Parkway Background


The parkway idea was born in the early 1900s when roads like New York's Westchester Parkway and the George Washington Memorial Parkway between Washington, D.C., and Mount Vernon (near Alexandria, Virginia) were built in an effort to merge speed and scenery. The critical development that sparked the parkway came in 1931, when construction began on the 100-mile Skyline Drive along the spine of the Blue Ridge in Shenandoah National Park.


Talk soon turned to linking the road with the Smokies. After a major political battle, North Carolina was chosen over Tennessee for the southern section of the route. The Skyline Drive and Blue Ridge Parkway are similar roads and often are paired in one experience. Taken together, the drive/parkway sojourn is nearly 600 miles of manicured road almost continuously at the crest of the electric-hued autumn wave of the Southern Appalachians.


The parkway is a perfect portal to the quintessential Appalachian experience – especially if you're the active, outdoors type. A "who's who" of major Appalachian summits line the route. The parkway is wrapped in hundreds of thousands of acres of surrounding national forests and other parks, so miles of rushing rivers, dozens of lofty lakes, and backcountry trails for bikes and hikes lie along almost any side road. It's not at all uncommon to see parkway motorists driving along with bikes, boats, and backpacks atop their vehicles.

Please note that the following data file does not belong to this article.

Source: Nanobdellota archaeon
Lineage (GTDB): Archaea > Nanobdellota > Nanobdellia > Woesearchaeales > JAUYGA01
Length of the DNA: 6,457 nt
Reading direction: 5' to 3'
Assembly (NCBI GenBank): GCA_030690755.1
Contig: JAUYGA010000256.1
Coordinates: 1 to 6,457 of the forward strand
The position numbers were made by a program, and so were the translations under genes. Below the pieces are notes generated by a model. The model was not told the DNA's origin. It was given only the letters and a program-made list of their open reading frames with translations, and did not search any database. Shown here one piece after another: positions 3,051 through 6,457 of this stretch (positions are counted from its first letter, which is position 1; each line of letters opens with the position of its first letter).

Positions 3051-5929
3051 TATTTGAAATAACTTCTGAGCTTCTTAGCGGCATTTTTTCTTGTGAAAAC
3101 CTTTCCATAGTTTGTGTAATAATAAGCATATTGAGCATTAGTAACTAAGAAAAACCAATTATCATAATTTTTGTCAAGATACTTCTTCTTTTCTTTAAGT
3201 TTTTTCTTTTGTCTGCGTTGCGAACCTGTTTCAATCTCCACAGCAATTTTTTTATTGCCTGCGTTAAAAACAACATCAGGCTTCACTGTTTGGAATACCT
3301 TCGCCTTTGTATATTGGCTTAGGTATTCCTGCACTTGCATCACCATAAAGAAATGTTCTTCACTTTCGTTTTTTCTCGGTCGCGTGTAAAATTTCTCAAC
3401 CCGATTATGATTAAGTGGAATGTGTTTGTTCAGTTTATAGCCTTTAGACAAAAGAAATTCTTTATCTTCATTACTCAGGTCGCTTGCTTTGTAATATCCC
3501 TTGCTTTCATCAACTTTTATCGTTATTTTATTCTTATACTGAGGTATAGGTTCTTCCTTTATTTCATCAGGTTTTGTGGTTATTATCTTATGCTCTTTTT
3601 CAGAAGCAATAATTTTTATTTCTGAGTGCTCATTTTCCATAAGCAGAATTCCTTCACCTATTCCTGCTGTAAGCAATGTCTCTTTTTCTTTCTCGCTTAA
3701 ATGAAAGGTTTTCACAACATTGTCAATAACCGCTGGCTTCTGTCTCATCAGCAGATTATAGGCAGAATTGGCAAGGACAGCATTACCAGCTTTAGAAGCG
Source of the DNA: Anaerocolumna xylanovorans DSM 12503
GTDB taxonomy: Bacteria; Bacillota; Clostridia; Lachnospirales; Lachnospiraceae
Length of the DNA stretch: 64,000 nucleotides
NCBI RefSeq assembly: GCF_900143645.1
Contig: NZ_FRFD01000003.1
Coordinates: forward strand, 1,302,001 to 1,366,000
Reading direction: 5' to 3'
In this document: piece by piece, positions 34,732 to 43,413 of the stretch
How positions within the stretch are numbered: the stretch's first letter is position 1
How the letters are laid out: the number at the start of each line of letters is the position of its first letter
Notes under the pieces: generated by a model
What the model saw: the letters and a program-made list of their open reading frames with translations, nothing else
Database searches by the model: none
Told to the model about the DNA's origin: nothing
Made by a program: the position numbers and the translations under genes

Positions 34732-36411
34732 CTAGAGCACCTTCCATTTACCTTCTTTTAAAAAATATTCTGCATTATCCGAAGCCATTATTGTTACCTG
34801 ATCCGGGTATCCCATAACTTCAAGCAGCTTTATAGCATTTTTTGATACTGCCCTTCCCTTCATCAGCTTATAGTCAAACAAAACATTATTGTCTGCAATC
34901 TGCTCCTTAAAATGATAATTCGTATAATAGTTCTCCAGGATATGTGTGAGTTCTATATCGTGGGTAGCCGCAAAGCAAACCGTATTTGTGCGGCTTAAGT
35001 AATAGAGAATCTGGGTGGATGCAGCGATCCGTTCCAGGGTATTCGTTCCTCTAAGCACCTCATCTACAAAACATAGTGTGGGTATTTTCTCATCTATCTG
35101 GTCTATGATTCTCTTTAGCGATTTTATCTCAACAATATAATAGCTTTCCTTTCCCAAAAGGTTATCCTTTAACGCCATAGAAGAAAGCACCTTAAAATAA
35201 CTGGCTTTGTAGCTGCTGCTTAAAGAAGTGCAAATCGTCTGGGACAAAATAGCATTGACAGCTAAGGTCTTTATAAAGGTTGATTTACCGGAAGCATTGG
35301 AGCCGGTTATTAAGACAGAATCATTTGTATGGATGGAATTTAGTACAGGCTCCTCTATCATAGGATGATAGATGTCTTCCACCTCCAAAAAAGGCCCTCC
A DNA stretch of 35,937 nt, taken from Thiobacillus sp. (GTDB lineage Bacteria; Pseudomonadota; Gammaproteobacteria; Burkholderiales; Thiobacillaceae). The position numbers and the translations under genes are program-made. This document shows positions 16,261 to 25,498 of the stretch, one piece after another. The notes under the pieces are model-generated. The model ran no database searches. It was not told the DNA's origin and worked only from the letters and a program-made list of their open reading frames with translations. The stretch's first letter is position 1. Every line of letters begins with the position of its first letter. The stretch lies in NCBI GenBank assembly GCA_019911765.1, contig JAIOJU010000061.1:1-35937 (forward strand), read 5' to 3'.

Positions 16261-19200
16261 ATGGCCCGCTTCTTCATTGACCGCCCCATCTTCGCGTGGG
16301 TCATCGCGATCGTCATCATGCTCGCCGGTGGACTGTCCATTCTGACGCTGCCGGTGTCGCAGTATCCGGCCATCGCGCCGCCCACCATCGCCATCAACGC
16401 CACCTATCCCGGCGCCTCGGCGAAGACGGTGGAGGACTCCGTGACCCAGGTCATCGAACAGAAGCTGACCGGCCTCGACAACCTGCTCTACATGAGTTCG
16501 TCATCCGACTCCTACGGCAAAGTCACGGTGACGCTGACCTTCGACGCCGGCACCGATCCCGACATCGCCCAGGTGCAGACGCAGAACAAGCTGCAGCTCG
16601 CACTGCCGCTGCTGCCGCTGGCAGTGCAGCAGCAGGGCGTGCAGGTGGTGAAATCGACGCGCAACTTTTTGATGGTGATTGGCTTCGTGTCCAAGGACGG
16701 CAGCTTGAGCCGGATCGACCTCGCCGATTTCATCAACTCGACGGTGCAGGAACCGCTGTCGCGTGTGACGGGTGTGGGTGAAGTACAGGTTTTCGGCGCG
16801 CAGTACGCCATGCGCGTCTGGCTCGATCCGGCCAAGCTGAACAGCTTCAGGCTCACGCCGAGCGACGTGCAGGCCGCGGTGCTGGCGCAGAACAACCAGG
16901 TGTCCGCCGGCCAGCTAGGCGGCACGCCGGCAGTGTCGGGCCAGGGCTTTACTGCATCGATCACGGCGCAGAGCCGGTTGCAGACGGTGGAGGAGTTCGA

The mountains are the magnet for parkway motorists, too, and this "Appalachian Trail for cars" presents ever-changing vistas right through the windshield. But at dozens of overlooks you'll notice a parkway specialty – the "leg-stretcher trail." Here and there along the route, easy-to-moderate trails lead away from parking areas. Some are a few miles long, but others are much less. The parkway is a "scenic drive," after all, so these short hikes entice even sedentary motorists out of the car to outstanding overlooks and outdoor experiences.


If you don't want to get off the parkway, you almost don't have to (except to fill up on gas, and stations are an easy hop off at major junctions).


The parkway passes an astounding number of quaint mountain towns and genteel resort areas, many with century-long traditions as cool refuges for the wealthy from the Southern summer heat. Any parkway trip should include a few such side trips. Great restaurants, atmospheric inns, and even wineries lie all along the parkway.

Add to Favorites
Added to Favorites  Close
Rate this Article

(5 based on 2 ratings)